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Dwayne Carey elected as Boone County sheriff

Democratic candidate was Boehm’s pick to succeed him
Wednesday, November 3, 2004 | 12:00 a.m. CST; updated 1:15 p.m. CDT, Wednesday, July 2, 2008

Ted Boehm’s 20-year career as Boone County sheriff will come to an end in January with the swearing in of his preferred successor, Dwayne Carey.

With more than half of the votes counted by press time, Carey, the Democrat, had nearly 62 percent of the vote. Republican candidate Mick Covington had about 38 percent.

Carey has spent his entire 15-year career with the sheriff’s department and said the transition to sheriff should come easy.

“I’ve been working in administration for the last eight years,” Carey said. “I do a lot of this stuff already. Sure there’s stuff I’ve never run into before, but the (outgoing) sheriff is always a quick phone call away. Come January 1 we will keep moving in the same direction.”

A captain since 1999, Carey’s campaign stressed his knowledge of the department’s inner workings and his goal to continue county law enforcement efforts already in place.

Boehm said he would be available to help with the transition.

“I think it’s so important to make this the smoothest transition possible,” he said. “Whatever I need to do to be there, I’ll do it.”

Among his new initiatives, Carey proposes equipping more officers with Tasers, incorporating new law-enforcement technologies when possible and hiring a new traffic officer when funds are available.

Carey’s opponent, Mick Covington, a director of the Missouri Sheriffs’ Association Training Academy and a 20-year veteran of the Columbia Police Department, was the first Republican candidate for sheriff since 1984. He ran unopposed in the primary election.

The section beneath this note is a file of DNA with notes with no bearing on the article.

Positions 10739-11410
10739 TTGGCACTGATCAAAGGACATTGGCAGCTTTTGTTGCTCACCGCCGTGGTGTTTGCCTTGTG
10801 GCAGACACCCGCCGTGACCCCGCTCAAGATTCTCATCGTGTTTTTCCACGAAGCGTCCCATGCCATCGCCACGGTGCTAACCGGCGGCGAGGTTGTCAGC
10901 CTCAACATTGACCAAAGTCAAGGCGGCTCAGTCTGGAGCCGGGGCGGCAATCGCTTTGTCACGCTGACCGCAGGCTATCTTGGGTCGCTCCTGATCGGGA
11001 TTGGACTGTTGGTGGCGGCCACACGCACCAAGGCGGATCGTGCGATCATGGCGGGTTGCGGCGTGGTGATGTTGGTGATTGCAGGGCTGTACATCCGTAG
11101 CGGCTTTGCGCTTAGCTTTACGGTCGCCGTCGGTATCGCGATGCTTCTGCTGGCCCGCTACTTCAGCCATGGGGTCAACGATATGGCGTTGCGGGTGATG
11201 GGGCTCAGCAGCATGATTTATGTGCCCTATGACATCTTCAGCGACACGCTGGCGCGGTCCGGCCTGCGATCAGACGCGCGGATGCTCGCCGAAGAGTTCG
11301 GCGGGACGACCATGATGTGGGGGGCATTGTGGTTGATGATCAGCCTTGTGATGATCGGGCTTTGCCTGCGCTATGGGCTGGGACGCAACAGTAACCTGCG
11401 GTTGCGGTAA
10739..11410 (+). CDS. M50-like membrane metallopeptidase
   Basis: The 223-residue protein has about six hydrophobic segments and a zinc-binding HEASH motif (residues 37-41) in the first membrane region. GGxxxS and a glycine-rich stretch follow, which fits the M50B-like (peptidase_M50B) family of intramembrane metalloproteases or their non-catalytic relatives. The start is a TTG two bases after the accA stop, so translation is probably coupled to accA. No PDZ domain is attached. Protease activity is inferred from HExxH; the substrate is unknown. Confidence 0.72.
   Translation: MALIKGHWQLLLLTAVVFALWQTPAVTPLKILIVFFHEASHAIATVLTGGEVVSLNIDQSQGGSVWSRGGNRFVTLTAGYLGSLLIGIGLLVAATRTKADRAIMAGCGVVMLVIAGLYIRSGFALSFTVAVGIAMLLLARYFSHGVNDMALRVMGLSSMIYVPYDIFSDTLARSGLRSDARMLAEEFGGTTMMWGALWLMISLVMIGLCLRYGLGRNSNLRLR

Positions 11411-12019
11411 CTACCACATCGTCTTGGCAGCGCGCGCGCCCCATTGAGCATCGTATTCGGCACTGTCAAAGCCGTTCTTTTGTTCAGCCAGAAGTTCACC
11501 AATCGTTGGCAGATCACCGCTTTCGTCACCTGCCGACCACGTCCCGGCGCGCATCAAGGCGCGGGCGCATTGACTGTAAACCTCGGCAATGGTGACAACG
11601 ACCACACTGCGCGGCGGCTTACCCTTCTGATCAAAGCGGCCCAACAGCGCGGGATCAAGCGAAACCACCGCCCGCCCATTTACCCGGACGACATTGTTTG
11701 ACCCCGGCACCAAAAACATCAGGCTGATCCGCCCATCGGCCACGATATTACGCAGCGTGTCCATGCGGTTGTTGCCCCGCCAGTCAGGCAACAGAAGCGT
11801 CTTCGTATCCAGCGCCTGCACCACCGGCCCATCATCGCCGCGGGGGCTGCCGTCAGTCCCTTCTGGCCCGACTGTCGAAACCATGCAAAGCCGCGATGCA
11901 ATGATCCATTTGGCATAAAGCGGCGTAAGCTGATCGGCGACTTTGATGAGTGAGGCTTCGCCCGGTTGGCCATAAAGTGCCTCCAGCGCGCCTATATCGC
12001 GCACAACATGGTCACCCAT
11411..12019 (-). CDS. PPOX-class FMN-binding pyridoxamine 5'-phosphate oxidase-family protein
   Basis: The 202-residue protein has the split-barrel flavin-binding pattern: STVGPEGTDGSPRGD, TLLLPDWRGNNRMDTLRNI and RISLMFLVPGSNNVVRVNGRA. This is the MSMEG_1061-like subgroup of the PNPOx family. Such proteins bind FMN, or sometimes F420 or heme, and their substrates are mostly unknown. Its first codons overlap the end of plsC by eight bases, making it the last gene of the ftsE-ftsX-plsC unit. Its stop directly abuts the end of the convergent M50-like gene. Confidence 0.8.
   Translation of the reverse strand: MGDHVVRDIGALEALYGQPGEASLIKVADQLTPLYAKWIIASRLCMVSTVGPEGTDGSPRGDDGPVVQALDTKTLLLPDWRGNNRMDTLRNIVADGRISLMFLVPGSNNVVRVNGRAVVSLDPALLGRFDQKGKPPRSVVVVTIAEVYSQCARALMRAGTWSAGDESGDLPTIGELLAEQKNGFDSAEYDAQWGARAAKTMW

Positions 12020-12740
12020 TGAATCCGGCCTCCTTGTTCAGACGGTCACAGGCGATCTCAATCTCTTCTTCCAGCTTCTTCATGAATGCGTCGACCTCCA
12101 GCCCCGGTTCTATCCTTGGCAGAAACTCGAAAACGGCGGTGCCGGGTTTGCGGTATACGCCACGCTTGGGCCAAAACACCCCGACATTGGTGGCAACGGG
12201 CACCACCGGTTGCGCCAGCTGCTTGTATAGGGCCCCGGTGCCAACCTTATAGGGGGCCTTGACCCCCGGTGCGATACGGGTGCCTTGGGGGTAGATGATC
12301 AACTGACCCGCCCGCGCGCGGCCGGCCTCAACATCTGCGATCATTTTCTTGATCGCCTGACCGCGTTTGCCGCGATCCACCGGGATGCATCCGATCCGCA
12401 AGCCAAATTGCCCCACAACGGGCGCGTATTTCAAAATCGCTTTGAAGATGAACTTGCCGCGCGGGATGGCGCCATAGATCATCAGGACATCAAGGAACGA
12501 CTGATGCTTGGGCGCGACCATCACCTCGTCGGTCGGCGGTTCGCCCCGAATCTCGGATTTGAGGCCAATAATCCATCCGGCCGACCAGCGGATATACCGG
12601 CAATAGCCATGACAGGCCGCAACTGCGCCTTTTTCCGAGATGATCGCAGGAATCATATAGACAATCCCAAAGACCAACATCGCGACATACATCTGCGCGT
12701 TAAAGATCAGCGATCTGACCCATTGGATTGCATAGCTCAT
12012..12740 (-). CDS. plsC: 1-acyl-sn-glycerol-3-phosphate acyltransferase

He said he plans to continue his work with the training school and has no regrets about his campaign.

“I’m very happy with the way we ran our campaign,” he said. “We stayed on message, we stuck with the issues. I think we did just about everything we could do to try and get our message out.”

Covington said his platform, which included working with judges to find alternative sentences for non-violent offenders and beginning a training academy for reserve officers, are still important.

“I think there are issues that have been raised, I think there are issues that need to be addressed,” he said. “Regardless of who wins, those issues are there and I think they’re valid.”

The new sheriff in town has quite an act to follow.

Boehm is the longest-term sheriff in the county’s history. He gave Carey’s campaign a boost when he endorsed the candidate during the primary campaign. Carey beat fellow Democrats O.J. Stone, a major with the sheriff’s department, and former sheriff’s Detective Ken Kreigh.

But the campaign was not all smooth sailing. County prosecutors opened an investigation into allegations of perjury against Carey. Local attorney and Kreigh supporter Dennis Murphy filed a deposition saying Carey lied under oath during a lawsuit in 1999. Investigators threw out the claim, saying Carey’s testimony did not influence the judge’s decision to dismiss the case.

Carey out-raised Covington in finances by close to $16,000, but Covington outspent Carey by $7,500. According to a report filed eight days before the election, Carey had raised $95,000 and spent $58,055. Covington had about $79,400 in receipts and $65,600 in expenditures.


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